The Daily Show's Trevor Noah says he's 'completely in love' with Justin Trudeau
'No person is supposed to be that cool and handsome'
He spends his days lampooning Donald Trump and the other U.S. presidential candidates. So what does Daily Show host Trevor Noah think of Canadian Prime Minister Justin Trudeau?
"You mean other than being completely in love with him?"
Noah is speaking to a group of international reporters gathered on the set of his series, seen Monday to Thursday at 11 p.m. ET on The Comedy Network and repeated at midnight on CTV.
"I try to find his flaws daily," says the 32-year-old South African.
"And then I see him doing a perfect peacock yoga pose on a table, and the next day speaking about quantum physics."
Adds Noah: "No person is supposed to be that cool and handsome. He's a boxer as well. He's just ridiculous!"
The Daily Show is so enamoured with Trudeau they sent comedy correspondent Hasan Minhaj to Ottawa for an interview inside Parliament's historic library. (Look for the report in about a week).
"He can do bits, man," says Minhaj, who was as impressed with Trudeau's comedy chops as he is with his embrace of Syrian refugees.
"He was at the airport greeting them," says Minhaj, amazed that "a country one-tenth the size of the U.S. is taking in ten times the amount of refugees."
Noah is an even bigger fan of the prime minister and says Trudeau has made it harder for the American presidential hopefuls.
"It's like living next door to somebody who is married to the perfect spouse and then you look at the person you're with every day and you go, 'How the hell did this happen?"'
A new era for The Daily Show
Nine months into the job, Noah is dealing with his own comparisons. The main one, of course, is with his wildly admired Daily Show predecessor Jon Stewart. Yes, ratings have dipped since Stewart's star-studded exit, Noah concedes.
"It makes sense," he argues. "If my ratings weren't down, I'd be offended on behalf of Jon Stewart, because it would make sense that people are going to see out the king."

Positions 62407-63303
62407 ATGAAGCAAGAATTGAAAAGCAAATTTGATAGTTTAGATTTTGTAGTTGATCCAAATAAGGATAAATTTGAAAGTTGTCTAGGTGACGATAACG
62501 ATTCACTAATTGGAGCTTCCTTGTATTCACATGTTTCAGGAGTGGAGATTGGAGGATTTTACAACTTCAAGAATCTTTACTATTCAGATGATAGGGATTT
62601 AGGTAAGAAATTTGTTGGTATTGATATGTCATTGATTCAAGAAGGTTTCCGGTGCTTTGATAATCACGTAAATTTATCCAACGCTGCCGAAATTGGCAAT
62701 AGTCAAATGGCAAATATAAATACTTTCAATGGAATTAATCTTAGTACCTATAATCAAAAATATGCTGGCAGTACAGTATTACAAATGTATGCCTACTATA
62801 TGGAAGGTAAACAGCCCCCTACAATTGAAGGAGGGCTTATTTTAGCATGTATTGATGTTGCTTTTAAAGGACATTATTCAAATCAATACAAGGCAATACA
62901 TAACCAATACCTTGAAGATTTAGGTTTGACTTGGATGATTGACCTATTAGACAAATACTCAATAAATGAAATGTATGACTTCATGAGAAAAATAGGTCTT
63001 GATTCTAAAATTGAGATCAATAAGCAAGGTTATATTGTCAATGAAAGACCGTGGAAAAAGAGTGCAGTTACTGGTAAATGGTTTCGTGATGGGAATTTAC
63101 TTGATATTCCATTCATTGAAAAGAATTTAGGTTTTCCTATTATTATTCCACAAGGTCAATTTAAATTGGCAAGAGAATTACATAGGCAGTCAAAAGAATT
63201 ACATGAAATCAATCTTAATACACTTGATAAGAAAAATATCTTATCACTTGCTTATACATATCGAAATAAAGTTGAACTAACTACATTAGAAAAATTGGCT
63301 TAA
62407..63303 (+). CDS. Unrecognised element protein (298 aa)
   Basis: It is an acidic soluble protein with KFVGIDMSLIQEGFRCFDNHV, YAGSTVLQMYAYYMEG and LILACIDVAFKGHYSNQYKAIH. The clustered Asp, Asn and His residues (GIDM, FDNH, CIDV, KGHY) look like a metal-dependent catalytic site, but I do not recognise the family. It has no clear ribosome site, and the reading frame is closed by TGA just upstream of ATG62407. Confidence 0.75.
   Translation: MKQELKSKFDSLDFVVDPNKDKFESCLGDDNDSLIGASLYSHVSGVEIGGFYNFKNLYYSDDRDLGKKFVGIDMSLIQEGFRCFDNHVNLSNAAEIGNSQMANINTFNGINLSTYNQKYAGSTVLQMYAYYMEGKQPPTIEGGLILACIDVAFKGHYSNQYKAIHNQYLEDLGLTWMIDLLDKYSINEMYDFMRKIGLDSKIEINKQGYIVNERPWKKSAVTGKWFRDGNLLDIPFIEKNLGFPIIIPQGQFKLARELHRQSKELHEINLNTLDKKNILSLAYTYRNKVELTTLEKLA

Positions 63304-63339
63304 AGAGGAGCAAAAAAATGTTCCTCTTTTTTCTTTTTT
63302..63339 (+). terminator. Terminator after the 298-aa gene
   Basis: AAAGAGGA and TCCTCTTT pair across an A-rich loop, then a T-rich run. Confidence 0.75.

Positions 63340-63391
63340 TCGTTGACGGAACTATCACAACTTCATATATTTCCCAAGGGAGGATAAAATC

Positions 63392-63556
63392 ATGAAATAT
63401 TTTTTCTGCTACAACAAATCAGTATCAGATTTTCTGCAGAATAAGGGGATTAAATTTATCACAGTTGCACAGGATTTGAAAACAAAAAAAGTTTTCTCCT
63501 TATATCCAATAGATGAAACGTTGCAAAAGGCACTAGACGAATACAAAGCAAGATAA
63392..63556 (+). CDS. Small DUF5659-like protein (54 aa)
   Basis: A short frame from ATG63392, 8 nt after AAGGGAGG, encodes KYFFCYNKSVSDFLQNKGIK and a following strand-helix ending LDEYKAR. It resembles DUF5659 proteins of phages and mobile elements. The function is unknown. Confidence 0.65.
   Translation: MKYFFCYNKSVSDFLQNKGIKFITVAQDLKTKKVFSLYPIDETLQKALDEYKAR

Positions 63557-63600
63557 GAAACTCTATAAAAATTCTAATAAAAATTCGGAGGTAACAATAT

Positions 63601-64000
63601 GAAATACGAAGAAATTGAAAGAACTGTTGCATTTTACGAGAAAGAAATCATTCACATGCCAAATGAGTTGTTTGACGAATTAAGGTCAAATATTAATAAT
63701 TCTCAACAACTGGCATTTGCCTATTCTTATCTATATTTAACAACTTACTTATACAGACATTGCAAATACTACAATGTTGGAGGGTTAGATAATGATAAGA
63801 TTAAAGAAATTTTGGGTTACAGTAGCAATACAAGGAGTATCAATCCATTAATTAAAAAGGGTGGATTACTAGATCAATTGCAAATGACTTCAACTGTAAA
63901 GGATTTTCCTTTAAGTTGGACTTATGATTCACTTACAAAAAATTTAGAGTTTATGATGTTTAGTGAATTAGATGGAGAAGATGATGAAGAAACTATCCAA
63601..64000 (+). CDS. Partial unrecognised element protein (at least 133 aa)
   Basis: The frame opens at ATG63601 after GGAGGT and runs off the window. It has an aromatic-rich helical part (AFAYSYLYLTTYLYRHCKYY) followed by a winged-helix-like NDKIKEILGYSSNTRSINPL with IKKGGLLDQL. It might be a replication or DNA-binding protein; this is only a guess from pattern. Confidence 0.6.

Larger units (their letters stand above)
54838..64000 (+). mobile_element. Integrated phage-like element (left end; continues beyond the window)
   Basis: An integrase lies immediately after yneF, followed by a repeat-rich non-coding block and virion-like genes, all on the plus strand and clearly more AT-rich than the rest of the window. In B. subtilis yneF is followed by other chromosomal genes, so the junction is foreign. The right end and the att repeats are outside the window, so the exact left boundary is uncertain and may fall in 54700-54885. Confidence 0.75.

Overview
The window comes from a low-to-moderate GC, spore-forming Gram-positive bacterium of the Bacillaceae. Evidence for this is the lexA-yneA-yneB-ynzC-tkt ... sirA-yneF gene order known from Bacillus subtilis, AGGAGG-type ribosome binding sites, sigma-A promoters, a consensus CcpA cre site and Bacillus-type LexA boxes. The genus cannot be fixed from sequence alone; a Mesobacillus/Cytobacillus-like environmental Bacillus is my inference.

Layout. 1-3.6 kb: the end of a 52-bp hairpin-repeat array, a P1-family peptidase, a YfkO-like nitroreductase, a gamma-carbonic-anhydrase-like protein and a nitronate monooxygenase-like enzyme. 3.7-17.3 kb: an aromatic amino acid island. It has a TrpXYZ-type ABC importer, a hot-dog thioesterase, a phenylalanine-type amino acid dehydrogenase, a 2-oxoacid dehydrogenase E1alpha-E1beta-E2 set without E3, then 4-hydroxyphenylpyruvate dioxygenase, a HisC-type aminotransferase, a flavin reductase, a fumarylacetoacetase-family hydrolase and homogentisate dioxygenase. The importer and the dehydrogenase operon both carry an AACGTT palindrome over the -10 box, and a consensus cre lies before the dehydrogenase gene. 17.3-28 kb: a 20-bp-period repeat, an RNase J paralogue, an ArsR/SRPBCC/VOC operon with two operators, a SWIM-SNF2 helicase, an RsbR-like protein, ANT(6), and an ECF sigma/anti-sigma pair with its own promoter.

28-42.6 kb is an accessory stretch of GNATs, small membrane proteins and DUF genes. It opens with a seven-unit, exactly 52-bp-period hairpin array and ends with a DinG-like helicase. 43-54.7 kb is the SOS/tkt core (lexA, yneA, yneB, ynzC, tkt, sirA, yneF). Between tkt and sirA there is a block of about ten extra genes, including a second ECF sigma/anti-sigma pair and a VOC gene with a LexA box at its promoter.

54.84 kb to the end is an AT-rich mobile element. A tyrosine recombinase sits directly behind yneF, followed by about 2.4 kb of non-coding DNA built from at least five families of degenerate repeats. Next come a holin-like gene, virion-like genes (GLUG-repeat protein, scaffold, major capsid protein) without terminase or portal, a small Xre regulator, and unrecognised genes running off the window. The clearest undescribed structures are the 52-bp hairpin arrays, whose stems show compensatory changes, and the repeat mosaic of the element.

Sitting before the press, flanked by producers and castmates, Noah makes it clear that he is in this game of late night thrones for the long haul. TV ratings as a whole in North America are down this season, he notes. The Daily Show digital streaming numbers, however, have more than doubled.
Noah sees himself as part of a wave of millennials "who are ahead of themselves in creating new metrics." He's moved The Daily Show into the Snapchat era, scoring millions of hits on social media.
And then there's the international picture. The Daily Show is now in 170 territories worldwide, up 20 from Stewart's prime. Noah jets to Dubai this weekend to promote the show in that region.
Noah keeps the focus on the jokes
Noah says the hardest thing he's had to learn over the first nine months at The Daily Show has been to enjoy himself more.
"That's the one thing no one tells you to do," he says. His goal now is just to hear guests tell him they had a great time, an endorsement he recently got from Ben Stiller.
Echoing Stewart, Noah says the focus is still on the jokes, not the news. He has no agenda to change the world, just to make viewers laugh. He's proud the show is now riffing on more international headlines, but understands there's still an "America First" policy in play.
While Stewart's sit-down shtick featured plenty of mugging, restless Noah stands and delivers the opening headlines. Getting physical and striding across stages is a key part of Noah's act, as evidenced last summer in Montreal at the Just for Laughs comedy festival. His stand-up can be seen on June 4 when JFL: All Access returns for a fourth season on The Comedy Network.
The fit comedian has to keep moving, not just to shake the ghost of Stewart but also the legacies of former Daily Show correspondents such as longtime Canadian contributor Samantha Bee.
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He says all their new shows have a place in late night. "That's what makes it great — multiple voices."